It’s no secret our planet is warming, causing massive ice melting in the Arctic, rising sea levels, and unusual amounts of extreme weather events. And we humans have and are causing this. That’s no longer debatable. But is the number of us living on this planet the real problem? And is overpopulation essentially the root of all our problems? That’s the subject of this episode as we talk with visionaries Karen Shragg and Jack Goldstone.
It’s estimated that world population reached its first billion people in 1804. It took over 200,000 years to get to that number, yet it took just 123 years to reach two billion in 1927, and 33 years to reach three billion in 1960. Fourteen years later, four billion in 1974, five billion in 1987, six billion in 1999 and according to the United Nations, just eight years to get to seven billion in 2011. And with a birth every four seconds we’re expected to grow to 10 billion by 2050.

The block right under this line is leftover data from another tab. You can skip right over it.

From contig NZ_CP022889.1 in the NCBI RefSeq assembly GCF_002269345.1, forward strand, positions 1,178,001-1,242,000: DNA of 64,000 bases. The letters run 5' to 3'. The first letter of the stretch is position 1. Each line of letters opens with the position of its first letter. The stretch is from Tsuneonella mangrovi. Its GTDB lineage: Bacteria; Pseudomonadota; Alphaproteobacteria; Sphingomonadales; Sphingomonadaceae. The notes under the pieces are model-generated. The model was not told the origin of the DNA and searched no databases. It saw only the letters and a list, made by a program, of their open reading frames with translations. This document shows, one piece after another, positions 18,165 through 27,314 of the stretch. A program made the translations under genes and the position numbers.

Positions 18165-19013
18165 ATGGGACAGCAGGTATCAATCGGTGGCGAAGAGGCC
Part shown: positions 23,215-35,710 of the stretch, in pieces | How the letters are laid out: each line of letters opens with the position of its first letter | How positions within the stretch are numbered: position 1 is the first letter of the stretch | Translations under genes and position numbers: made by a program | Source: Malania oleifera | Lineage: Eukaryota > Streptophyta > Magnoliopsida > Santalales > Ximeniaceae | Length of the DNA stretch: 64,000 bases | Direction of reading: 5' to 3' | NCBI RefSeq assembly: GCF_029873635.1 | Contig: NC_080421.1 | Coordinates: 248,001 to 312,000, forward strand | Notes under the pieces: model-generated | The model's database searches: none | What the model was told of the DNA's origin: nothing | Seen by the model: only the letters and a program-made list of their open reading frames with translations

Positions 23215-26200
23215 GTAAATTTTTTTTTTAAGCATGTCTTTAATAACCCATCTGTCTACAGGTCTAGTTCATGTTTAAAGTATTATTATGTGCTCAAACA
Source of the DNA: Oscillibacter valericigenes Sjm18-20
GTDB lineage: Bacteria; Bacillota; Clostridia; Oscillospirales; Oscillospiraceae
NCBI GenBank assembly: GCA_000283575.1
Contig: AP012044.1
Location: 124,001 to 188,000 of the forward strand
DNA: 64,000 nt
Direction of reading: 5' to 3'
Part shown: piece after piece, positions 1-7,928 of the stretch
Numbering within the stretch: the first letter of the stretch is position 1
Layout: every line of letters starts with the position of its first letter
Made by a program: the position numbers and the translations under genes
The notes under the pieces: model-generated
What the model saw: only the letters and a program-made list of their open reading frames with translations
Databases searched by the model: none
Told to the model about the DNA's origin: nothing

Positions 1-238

We continue to grow, but the Earth does not. That’s a seemingly obvious but important fact, and it’s where we started our conversation with teacher and naturalist Karen Shragg, author of Move Upstream: A Call to Solve Overpopulation.
We’ve talked about the effects overpopulation is having on things like our food and water supply and the effects it’s having on climate change, but is overpopulation the cause for things like civil wars and terrorism? For that question we go to Jack Goldstone, Chair Professor of Public Policy at George Mason University and author of numerous books including, Revolution and Rebellion.
It typically takes about one hectare of land every year to feed one calf. Just one. Multiply that by 10 cows and you’re looking at seven or eight hectares. That’s a lot of land. Land that needs to be worked. Land that needs plenty of water. And even land that needs to be cleared through deforestation. So with our rising population, maybe eating beef and drinking milk is no longer sustainable. We went to the shores of Portland, Maine and the Rocky Mountains of Colorado to look for some alternatives.